The National Association of Homebuilders hosted their annual NAHB International Builders’ Show this past week. David Crowe, their chief economist had an “optimistic” forecast for 2011:
NAHB Chief Economist David Crowe said job growth will provide a stronger stimulus in the housing market than 010’s home buyer tax credits. “This year’s spring selling season will be better than last year’s,” he said.
Crowe’s forecast called for 575,000 single-family home starts in 2011, up 21% over 475,000 in 2010, which in turn was up 7% from 442,000 in 2009.
Multifamily housing, poised to profit from a disproportionate number of Gen Y members entering the housing market, has seen the bottom of the cycle, Crowe said. He forecast starts to rise 16% in 2011 to 133,000 units, with a further 53% increase in 2012 to 203,000 units.
Homebuilders themselves however, do not share Crowe’s optimism. The NAHB announced today:
The NAHB said early Tuesday its confidence index, which measures builder perceptions of current single-family home sales and sales expectations for the next six months, came in flat at a reading of 16 in January, matching expectations according to consensus estimates listed on Briefing.com.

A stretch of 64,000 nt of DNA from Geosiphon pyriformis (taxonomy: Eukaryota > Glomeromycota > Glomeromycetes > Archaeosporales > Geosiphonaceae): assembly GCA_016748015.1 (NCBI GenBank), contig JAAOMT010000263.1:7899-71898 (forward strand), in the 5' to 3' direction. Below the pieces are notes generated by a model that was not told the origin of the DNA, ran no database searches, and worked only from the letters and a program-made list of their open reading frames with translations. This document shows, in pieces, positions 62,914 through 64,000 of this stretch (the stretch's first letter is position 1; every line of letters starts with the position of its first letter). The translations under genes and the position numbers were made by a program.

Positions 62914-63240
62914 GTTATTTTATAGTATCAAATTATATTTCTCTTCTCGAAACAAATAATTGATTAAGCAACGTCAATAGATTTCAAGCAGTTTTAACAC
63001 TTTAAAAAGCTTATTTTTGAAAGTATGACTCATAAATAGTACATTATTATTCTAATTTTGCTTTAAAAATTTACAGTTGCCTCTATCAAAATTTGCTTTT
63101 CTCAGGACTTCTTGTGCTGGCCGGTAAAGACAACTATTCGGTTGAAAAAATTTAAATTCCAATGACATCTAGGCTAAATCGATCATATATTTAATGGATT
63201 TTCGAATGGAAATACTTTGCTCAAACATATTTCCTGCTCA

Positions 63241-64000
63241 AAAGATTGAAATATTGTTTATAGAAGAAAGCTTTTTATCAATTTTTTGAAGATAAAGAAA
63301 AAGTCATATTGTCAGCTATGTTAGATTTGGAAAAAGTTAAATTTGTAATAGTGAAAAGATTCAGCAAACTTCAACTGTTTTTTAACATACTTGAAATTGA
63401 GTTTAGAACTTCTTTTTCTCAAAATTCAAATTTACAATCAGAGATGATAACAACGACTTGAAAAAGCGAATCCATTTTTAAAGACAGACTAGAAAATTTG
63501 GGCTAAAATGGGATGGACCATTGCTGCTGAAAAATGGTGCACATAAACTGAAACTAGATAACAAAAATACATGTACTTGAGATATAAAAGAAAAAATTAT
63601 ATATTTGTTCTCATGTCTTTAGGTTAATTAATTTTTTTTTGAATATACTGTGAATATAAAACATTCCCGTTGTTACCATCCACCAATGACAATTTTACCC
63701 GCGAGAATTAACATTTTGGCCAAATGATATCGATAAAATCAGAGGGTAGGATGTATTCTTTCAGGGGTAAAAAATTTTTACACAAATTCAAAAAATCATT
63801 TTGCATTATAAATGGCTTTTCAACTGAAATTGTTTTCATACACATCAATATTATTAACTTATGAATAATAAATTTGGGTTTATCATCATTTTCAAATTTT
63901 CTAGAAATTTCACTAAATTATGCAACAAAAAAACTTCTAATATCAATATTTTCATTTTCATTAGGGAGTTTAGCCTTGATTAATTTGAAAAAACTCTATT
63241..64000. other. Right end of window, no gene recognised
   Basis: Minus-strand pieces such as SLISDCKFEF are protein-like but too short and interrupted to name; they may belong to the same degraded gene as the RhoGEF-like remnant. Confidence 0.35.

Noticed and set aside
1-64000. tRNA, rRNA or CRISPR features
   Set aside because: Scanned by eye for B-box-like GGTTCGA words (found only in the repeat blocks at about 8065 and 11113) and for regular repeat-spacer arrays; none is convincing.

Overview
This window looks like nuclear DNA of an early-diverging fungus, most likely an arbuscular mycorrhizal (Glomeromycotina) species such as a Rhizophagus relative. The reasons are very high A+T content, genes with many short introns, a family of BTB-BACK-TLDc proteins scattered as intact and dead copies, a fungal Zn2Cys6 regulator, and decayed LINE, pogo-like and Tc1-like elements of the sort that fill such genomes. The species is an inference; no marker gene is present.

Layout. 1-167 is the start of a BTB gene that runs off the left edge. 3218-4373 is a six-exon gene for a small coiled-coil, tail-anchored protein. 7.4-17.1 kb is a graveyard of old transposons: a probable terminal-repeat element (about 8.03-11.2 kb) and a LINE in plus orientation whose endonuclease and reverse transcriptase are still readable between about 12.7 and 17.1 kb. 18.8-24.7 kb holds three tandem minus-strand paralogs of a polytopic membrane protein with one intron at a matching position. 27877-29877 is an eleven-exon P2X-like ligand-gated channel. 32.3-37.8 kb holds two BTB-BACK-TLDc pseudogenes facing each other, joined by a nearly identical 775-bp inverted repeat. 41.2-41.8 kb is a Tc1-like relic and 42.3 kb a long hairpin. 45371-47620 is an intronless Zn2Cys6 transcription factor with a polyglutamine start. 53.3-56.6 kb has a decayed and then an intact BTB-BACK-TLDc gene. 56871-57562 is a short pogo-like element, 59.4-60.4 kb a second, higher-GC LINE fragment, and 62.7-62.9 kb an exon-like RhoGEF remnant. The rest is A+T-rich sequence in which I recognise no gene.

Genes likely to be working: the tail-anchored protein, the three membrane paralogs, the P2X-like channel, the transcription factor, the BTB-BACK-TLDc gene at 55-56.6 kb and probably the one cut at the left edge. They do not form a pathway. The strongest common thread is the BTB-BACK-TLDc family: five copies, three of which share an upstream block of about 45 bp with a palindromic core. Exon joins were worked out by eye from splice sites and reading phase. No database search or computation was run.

Any reading below 50 indicates poor sentiment. The index has not been above 50 since April 2006.
The index’s components include current sales conditions, sales expectations and traffic of prospective buyers. The first two components were unchanged in January at readings of 16 and 25, respectively, while traffic of prospective buyers edged up a single point to 12.
Here’s hoping Crowe is wrong. Adding more units to an already glutted market would be like throwing a bucket of water over your wood before trying to light the fire. Even an exceptional rise in demand this spring would not put a dent in the current supply.
Homebuilders will continue to build. Even in a bad market, for them, it’s build or die. It seems unlikely though that they will build at the level Crowe predicts.